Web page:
A fire at a poultry processing plant in China has killed at least 112 people, officials say.

The fire broke out at a slaughterhouse in Dehui in Jilin province early on Monday, according to state-run Xinhua news agency.

The fire is now said to have been mostly put out and bodies are being recovered.

There are reports that the fire took hold following three explosions in an electrical system.

It is China?s most deadly fire since 2000, when 309 people died in a fire in a dance hall in Luoyang, Henan province.

About 100 workers had managed to escape from the Baoyuan plant, Xinhua said, adding that the ?complicated interior structure? of the building and narrow exits had made rescue work more difficult.

It said the plant?s front gate had been locked when the blaze began.

The number of workers trapped inside the plant had yet to be confirmed, the agency added.

Dozens of injured have been sent to hospital, but the severity of their injuries remains unclear.

Photographs posted on Chinese news websites showed thick smoke coming from the large cement and corrugated iron sheds, with fire engines still at the scene.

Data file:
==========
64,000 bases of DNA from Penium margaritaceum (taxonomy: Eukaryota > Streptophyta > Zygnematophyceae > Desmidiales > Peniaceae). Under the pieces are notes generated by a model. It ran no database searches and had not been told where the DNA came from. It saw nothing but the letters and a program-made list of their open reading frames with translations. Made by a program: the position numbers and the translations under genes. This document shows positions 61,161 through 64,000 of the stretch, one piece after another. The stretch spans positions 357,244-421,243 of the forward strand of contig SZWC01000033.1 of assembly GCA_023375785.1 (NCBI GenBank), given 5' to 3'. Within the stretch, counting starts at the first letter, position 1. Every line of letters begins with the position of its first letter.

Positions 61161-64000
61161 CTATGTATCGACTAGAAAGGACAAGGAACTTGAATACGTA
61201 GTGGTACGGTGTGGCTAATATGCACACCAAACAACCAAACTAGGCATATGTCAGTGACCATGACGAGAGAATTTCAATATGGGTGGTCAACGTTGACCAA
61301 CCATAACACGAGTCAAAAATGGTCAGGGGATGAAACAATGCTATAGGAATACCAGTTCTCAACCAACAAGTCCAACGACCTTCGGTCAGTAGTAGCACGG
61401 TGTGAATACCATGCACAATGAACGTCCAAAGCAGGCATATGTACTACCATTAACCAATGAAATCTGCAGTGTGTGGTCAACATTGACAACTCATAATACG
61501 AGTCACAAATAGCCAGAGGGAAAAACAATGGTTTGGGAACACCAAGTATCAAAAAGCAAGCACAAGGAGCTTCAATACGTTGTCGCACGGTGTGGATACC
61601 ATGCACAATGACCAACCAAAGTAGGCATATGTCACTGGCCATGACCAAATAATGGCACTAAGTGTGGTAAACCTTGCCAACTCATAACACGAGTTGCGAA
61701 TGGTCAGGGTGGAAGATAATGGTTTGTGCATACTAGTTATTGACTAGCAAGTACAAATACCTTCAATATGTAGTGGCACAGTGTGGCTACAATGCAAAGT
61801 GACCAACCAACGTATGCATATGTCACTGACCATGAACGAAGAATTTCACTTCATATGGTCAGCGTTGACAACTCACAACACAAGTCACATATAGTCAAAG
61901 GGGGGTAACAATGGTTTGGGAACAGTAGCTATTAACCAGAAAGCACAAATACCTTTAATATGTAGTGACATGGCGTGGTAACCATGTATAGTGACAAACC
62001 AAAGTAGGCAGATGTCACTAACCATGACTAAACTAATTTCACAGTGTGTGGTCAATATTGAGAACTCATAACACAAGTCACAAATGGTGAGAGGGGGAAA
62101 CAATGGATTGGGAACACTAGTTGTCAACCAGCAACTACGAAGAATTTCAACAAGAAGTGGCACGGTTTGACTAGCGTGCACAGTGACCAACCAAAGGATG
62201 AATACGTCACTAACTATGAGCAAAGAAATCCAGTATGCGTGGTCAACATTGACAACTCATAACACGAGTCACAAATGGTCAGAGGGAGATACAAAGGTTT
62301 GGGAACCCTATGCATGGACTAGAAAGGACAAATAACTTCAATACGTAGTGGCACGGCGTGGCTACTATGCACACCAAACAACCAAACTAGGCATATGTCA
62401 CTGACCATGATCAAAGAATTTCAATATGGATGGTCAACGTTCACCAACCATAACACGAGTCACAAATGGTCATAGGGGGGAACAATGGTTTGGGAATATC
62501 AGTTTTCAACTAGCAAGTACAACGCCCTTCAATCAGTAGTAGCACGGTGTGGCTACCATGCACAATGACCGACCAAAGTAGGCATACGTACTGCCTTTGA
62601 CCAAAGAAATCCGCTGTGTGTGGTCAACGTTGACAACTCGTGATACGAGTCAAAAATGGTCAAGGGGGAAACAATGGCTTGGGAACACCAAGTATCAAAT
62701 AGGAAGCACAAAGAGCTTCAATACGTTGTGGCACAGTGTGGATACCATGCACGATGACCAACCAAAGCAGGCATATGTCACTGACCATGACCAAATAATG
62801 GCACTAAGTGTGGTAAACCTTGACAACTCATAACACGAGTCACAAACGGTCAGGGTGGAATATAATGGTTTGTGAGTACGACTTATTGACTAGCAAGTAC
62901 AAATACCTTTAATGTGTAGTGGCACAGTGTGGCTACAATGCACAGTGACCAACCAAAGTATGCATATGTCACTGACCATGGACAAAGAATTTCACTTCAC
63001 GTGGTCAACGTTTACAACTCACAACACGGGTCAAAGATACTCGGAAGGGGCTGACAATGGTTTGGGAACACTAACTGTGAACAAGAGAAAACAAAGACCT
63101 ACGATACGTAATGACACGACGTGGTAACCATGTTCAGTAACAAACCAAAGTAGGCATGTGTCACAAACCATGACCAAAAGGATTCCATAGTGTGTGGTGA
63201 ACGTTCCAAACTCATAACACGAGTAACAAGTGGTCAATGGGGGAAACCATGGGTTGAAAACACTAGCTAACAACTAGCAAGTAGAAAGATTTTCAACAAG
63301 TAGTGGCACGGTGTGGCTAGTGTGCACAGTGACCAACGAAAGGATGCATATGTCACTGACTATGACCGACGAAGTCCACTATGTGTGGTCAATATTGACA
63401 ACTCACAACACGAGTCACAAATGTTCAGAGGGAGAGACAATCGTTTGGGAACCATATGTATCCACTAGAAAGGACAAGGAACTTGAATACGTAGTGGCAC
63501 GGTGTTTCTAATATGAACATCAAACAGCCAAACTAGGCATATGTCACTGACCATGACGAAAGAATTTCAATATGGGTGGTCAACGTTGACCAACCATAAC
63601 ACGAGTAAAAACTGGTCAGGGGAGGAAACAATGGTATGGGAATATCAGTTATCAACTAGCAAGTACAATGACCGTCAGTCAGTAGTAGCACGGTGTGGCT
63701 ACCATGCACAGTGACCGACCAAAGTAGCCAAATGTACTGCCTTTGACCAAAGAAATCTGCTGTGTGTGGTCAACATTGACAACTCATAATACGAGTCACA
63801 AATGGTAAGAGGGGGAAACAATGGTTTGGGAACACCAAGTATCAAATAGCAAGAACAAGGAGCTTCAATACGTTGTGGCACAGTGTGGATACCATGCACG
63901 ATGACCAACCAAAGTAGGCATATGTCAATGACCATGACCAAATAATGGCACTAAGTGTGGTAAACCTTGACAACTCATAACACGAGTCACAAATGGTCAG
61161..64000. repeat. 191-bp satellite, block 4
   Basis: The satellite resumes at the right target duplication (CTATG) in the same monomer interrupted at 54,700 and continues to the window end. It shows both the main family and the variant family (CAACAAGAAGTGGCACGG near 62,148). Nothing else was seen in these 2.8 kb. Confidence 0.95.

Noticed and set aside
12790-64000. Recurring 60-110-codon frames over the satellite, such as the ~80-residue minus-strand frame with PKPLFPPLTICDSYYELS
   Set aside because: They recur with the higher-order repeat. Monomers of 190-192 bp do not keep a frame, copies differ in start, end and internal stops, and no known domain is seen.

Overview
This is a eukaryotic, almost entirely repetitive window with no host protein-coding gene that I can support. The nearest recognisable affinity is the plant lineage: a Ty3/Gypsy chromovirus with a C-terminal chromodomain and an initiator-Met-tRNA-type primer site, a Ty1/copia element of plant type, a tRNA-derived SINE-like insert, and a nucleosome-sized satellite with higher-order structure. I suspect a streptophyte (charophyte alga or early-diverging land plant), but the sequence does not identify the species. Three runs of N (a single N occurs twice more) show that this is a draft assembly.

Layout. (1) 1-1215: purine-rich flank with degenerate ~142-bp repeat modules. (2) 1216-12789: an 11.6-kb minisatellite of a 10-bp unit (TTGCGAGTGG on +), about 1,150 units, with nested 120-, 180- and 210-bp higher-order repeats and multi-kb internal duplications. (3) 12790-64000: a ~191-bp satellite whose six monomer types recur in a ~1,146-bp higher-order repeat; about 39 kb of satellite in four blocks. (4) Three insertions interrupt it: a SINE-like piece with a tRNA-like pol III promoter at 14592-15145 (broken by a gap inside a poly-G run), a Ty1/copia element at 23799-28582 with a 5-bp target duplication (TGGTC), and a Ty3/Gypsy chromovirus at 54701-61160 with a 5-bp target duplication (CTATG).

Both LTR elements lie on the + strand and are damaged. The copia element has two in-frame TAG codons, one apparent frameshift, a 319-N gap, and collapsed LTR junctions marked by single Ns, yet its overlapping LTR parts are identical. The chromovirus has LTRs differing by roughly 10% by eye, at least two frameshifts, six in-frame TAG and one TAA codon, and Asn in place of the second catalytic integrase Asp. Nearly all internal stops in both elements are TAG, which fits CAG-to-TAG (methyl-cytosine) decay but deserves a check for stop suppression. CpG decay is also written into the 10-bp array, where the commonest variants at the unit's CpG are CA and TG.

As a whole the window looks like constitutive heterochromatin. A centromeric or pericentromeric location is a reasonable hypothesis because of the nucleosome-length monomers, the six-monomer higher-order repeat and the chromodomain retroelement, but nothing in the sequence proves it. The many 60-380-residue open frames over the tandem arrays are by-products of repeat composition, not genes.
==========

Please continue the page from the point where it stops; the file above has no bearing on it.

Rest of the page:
Workers interviewed by state broadcaster CCTV said the fire broke out at about 06:00 (22:00 Sunday GMT) during a shift change and may have started in a locker room.

The lights went out, triggering panic as workers rushed to find an exit, 44-year-old Wang Fengya told Xinhua.

?When I finally ran out and looked back at the plant, I saw high flames,? Ms Wang was quoted as saying. Xinhua said she and three other workers were sent to hospital in the nearby provincial capital of Changchun.

Some sources including the provincial fire department suggest there may have been an ammonia leak, while others point to an electric spark in the plant.

An investigation into the cause of the fire is under way, Xinhua said.

The company that owns the farm, Jilin Baoyuanfeng Poultry Co, employs some 1,200 people and produces some 67,000 tonnes of chicken products every year. The plant is located around 800km (500 miles) north-east of Beijing.

Workplace safety standards can often be poor in China, with fatal accidents regularly reported at large factories and mines, says the BBC?s John Sudworth in Shanghai.

Those lax standards are variously linked to corruption, the prioritisation of efficient production over worker safety in building design, and poor enforcement of safety rules.



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